President Taylor was a strong believer in the value of discipline for
the development of manliness and dignity of character in young men.
In his own person and manner he exemplified the majesty of a well
ordered life. Early after his assumption of office prospective students
found in the catalogue, beginning with that of 1886-87, this statement:
Earnest efforts are made to develop in students sentiments of selfrespect and
habits of self-control. They are treated and trusted as gentlemen, and are expected to
respond to this treatment by gentlemanly deportment at all times. The College is in
no sense a school of reform, and the faculty very earnestly hope that young men
who have formed vicious habits, or who cannot restrain themselves from mischief,
will not seek to become members of the Institution. Those who do not propose to
conform to the few and simple regulations of the College ought not to matriculate as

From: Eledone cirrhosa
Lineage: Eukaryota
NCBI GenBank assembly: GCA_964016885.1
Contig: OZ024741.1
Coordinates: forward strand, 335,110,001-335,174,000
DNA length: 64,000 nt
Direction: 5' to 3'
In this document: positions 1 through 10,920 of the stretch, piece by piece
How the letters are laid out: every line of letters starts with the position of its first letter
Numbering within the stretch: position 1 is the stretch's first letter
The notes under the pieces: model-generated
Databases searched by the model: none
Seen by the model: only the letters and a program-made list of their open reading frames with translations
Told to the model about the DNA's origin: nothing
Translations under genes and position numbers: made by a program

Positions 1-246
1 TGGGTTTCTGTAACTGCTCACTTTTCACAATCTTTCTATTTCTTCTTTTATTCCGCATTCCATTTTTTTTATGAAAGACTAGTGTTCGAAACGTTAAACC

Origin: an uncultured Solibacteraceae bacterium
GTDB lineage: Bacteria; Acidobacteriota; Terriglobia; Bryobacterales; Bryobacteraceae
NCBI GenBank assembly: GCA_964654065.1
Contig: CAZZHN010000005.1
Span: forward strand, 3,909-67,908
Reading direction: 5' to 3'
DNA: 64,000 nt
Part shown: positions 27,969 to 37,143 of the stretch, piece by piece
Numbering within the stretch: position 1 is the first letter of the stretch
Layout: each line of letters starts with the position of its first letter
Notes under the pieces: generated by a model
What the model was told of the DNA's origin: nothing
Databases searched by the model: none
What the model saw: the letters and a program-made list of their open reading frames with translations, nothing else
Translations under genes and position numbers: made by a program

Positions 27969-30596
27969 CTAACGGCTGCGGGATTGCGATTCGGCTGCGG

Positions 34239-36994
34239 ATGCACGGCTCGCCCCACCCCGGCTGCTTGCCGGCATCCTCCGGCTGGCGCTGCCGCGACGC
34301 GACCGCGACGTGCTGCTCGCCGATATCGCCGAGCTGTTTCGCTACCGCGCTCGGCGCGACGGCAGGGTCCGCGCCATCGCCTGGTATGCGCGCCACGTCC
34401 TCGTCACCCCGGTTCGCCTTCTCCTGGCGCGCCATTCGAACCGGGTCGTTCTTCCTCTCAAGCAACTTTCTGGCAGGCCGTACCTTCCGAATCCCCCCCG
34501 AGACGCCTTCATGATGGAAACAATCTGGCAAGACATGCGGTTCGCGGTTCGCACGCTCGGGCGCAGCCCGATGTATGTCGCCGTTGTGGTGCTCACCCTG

A fuller account of fraternities is given in a later chapter; here only
enough is given to indicate the firm and masterly manner in which, in
the early years President Taylor dealt with them.
Hardly had he assumed control as Chairman of the Faculty in June,
1884, when he found the authority of the College challenged by the
presence of a secret fraternity among the students. It had been in
operation during the previous year, but no more serious action had
been taken than to have interviews with the members and to write to
their parents. But at the faculty meetings on July 10-11, 1884, the first
after Dr. Taylor took charge, the faculty took action making
membership in a fraternity a bar to admission to the College, and
added other regulations designed to prevent others from joining such
organizations. The presence of this fraternity among the students had
been the cause
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